Good football and good results will paper over the cracks for a while (and the signs are at least positive that Dos Santos has an intelligently thought through idea of how to achieve both of those) but “Sunderland ‘Til I Die” is a litany of good people being shackled by a bad environment and, while Vancouver aren’t quite at the irredeemable stage just yet, next season does feel like the last chance to get things right before there’s just no turning back at all.

Vancouver Whitecaps: Rating the players (Part Four)

We’re finally there!

The last look back at a season that made most of us want to turn away. But at least after Parts One, Two and Three we can turn to the most successful aspect of the whole campaign.

The forward line.

Kei Kamara- Here’s a theory. If Vancouver had only signed Kamara and nobody else during the off season they would have made the playoffs.

Imagine it. No Juarez, Felipe or Mutch to distract Carl Robinson from his one and only love of bunkering in and using a target man? That might well have worked.

But even in the mess of a tactical minefield he was unleashed in to Kamara played well, and yet perhaps his most important contribution was his mentoring of Alphonso Davies.

Because convincing the Bayern bound kid to simply enjoy his football certainly didn’t feel like something anybody else within the locker room was capable of doing.

For a player who arrived with a reputation of being something of a trouble maker Kamara turned out to be the sanest person in the room.

Season rating-6.5

Yordy Reyna- The Peruvian began the year under all kinds of clouds and it wasn’t until the season was in full swing that Reyna followed suit.

But once he did get going he proved himself to be a crucial, unpredictable element to the Whitecaps attack.

He’s a diamond  in the rough for sure, but put a couple of really good players around him and Reyna could be a genuine force in MLS.

Season Rating-6

Brek Shea- If Kendall Waston personifies the early stages of Carl Robinson’s reign and Efrain Juarez personifies its end then Brek Shea personifies the club as a whole.

Coming in on a trade simply because they wanted to get rid of somebody else and earning an extension simply because somebody forgot about a clause in his contract Shea is the DP that nobody wanted.

Not even the occasional flash of quality can mitigate the disaster his signing has been and it will be fascinating to see where he ends up next (and how much he is paid).

Season rating-3

Cristian Techera- Techera is the very definition of flattering to deceive given that he’s capable of putting up stats that make you think “Hmm, he actually had a good season”.

But it’s clear he only plays well when he really wants to play and drifts out of games far too easily.

His ability to put in a good delivery from a set piece was always his saving grace but he won’t be back.

Season Rating- 4

Anthony Blondell- Blondell began the season with some promise but then immediately fell off a metaphorical cliff.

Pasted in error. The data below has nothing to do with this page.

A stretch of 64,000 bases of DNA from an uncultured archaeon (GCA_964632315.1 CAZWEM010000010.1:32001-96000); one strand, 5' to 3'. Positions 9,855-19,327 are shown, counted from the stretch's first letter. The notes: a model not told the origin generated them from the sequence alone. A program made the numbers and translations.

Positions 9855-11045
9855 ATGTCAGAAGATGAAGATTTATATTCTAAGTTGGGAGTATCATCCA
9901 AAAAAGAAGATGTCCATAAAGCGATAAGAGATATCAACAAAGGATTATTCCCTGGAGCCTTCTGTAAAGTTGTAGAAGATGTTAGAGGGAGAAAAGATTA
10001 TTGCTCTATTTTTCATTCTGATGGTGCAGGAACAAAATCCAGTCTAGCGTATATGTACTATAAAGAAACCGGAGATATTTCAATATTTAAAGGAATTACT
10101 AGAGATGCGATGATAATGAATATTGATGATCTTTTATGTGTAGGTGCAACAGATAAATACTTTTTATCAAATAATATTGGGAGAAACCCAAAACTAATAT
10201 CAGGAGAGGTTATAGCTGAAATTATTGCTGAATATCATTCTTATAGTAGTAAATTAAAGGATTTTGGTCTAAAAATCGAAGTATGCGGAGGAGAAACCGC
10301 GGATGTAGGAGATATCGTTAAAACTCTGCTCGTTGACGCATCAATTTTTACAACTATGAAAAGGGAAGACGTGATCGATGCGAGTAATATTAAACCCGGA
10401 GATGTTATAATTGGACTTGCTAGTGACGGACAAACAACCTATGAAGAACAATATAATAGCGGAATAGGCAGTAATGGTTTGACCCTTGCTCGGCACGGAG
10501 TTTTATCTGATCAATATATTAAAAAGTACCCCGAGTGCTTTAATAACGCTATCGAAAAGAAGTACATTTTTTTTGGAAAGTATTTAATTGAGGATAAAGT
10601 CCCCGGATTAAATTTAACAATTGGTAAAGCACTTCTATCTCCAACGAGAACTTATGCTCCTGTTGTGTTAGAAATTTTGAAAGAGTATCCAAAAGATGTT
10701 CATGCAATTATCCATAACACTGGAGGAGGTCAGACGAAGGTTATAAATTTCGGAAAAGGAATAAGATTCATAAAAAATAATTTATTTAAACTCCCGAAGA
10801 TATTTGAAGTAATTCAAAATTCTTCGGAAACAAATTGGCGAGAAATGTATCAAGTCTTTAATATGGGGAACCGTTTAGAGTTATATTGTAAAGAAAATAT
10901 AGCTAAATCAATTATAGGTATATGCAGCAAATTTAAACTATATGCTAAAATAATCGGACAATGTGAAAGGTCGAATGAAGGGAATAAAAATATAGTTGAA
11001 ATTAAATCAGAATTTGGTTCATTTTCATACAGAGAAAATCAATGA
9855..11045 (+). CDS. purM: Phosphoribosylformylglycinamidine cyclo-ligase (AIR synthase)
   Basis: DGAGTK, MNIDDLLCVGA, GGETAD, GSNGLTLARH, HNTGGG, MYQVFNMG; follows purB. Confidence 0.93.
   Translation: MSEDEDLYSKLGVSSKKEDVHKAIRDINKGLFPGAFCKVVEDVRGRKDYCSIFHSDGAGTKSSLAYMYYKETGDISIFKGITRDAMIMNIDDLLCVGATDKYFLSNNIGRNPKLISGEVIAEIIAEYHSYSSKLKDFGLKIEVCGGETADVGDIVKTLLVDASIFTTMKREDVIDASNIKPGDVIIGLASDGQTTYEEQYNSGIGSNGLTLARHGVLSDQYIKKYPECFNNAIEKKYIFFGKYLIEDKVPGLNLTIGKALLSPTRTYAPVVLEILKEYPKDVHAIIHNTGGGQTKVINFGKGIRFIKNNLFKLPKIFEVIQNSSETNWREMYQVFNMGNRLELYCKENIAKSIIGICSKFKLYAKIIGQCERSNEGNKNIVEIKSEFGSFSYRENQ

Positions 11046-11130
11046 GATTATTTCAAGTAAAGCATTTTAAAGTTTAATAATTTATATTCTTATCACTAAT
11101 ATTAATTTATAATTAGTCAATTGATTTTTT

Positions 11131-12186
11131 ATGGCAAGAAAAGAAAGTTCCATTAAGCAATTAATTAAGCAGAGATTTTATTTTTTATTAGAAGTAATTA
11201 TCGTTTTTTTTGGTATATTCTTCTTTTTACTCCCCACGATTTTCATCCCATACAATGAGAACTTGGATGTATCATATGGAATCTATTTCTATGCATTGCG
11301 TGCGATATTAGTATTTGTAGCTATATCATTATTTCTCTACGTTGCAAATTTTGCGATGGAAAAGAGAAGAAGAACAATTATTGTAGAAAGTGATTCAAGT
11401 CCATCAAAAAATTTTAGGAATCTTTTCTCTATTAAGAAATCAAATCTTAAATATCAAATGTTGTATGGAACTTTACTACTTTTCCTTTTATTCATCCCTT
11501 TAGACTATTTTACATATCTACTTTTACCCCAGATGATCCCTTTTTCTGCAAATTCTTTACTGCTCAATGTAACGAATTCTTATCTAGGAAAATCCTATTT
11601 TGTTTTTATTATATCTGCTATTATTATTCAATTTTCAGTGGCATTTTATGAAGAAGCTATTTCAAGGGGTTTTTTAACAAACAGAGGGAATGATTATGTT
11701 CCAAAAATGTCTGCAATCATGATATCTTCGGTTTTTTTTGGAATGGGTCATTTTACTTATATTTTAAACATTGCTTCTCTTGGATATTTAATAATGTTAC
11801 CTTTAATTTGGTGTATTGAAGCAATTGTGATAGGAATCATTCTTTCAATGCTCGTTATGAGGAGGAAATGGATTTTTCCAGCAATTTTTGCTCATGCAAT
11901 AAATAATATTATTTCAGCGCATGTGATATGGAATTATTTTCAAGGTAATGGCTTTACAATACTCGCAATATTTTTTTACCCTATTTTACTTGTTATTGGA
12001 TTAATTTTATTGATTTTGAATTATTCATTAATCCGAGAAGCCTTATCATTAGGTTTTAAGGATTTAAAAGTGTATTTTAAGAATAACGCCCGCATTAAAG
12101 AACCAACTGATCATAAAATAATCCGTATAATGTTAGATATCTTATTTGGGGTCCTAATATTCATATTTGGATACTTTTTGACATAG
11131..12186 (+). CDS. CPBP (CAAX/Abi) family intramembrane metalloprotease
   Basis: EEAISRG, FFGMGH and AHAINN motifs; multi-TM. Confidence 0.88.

Hard to know if that’s down to his own failings, the failings of the coaching staff or some other extraneous factor but it’s not impossible to imagine him having a decent season next year if he stays (it’s not easy, but it’s not impossible).

Season rating-3

Erik Hurtado- We know what we get with Hurtado. Lots of effort, plenty of speed and a lack of any real quality.

It’s possible that Dos Santos will like his hustle for his pressing game but it might be time for Hurtado to move on.

Season Rating- 4.5

Nicolas Mezquida- We know what we get with Mezquida. Lots of effort, moments of quality and a lack of any real speed.

It’s possible that Dos Santos will like his hustle for his pressing game but it might be time for Mezquida to move on.

Season rating- 4.5

Alphonso Davies- Saving the best until last at least.

This season Davies went from being a young player with potential to being an actual player.

He lit up a number of games with his pace and his skill and provided almost all the moments of genuine joy for the fans watching the team.

He still had days when he tried to do too much or selected the wrong pass but playing with (and against) better players in Germany should move his game up to another level at least.

He will be missed for sure but he leaves with everybody in and around the club wishing him nothing but the best (and that won’t be true of all the departures in the off season).

Season rating- 7

Vancouver Whitecaps: Rating the players (Part Three)

New coach Marc Dos Santos will probably need to set aside at least a couple of months if he wants a quick chat with all the central midfielders his new club currently have on their books but, in lieu of such wasted days, he could simply check out the following blog post which rates his putative midfield charges on their 2018 performance.

He should also feel free to check out parts One and Two as well.

You’re welcome Marc!

Aly Ghazal- The Egyptian looked most comfortable when asked to play as the lone defensive midfielder toward the end of the season. He still retains the bizarre habit of hitting one absolutely horrendous pass in every game (Ghazal seems to look up, see an opponent in isolation and pass the ball directly toward him).

Every Vancouver player’s future now rests upon the tactical whims of Dos Santos but the biggest hit against Ghazal is the hit he takes on the salary cap.

He’s a decent player, but not decent enough to allow him to adversely impact the overall recruitment strategy.

Season rating- 5.5